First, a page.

Operational Changes Took Effect on May 1
The Lighthouse Visitor Center is now only open Fridays through Mondays; closed Tuesdays through Thursdays, including Thanksgiving. The Kenneth C. Patrick Visitor Center will be closed through late December, reopening weekends and holidays on December 28. More »
Visitor Center Winter Hours
Visitor Center Winter Hours took effect on Sunday, November 3, 2013. More »
Return of Elephant Seals to Point Reyes National Seashore Prompts Temporary Beach Closure for Winter 2003
Contact: John Dell'Osso, 415-464-5135
Superintendent Don Neubacher announced today that elephant seals have returned to the beaches of Point Reyes National Seashore. Due to the return of the seals, a temporary restriction to people and dogs is in place until the end of April from the South Beach parking lot, south.
This is only a temporary closure for the protection of elephant seals during the breeding and pupping season. As of this date, 60 pregnant females have arrived at the Seashore and approximately 20 pups have already been born. The total population over the past several years for Point Reyes is 1,500 animals. The best viewing area for elephant seals is the overlook near the Chimney Rock parking lot. The elephant seals can be viewed from now until April at which time the pups are weaned from their mothers and head out to sea.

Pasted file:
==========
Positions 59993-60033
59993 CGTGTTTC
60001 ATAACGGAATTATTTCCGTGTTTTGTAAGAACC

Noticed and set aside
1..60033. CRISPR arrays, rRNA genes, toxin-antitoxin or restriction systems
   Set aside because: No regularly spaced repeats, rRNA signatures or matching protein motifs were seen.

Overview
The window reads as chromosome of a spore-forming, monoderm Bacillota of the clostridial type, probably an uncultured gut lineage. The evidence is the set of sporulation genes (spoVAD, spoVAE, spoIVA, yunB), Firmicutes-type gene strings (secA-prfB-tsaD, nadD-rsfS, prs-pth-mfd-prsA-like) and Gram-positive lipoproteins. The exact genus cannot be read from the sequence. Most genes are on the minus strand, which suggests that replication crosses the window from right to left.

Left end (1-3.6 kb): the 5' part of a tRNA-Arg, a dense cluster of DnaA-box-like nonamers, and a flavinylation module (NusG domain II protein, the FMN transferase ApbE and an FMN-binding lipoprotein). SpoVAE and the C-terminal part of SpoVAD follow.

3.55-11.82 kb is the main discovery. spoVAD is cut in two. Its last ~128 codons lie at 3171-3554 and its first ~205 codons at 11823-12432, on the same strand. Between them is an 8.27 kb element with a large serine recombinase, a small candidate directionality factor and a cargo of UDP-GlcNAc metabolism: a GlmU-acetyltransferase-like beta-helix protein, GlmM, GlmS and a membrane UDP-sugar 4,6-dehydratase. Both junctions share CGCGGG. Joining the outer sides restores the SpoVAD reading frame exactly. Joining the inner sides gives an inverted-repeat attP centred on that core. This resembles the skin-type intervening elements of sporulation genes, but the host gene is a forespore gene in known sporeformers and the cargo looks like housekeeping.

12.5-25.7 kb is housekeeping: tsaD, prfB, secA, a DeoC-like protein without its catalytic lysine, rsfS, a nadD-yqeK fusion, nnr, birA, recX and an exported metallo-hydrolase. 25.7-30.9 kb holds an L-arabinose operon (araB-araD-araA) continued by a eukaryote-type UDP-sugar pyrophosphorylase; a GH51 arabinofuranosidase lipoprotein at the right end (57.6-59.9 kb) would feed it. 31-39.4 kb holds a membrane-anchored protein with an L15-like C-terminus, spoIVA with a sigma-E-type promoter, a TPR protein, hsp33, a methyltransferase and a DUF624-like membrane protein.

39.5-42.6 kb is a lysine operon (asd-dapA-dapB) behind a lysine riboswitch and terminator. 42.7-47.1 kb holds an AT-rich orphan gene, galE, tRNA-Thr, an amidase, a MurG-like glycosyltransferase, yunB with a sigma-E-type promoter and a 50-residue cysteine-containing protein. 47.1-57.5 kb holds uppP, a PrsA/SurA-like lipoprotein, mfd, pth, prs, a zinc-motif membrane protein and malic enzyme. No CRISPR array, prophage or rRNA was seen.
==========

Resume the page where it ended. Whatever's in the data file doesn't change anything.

The annual shuttle bus program is currently in operation. Operating only on weekends and holidays until early April, the popular shuttle bus program runs from Drakes Beach to the Lighthouse and then on to Chimney Rock before returning to Drakes Beach. Park visitors need to purchase tickets at Drakes Beach on the day you intend to ride the buses from 9:00 am to 3:00 pm. No advance reservations are required. The price is $4.oo for adults and children under 12 are free.
Dogs will still be allowed on leash at North Beach, Kehoe Beach, and the southern portion of Limantour Beach.
Did You Know?
Even if California and the West gets more rainfall with global warming, earlier snow melt and hotter summers will likely produce more drought stress, increasing susceptibility to pathogens and invasive species. More...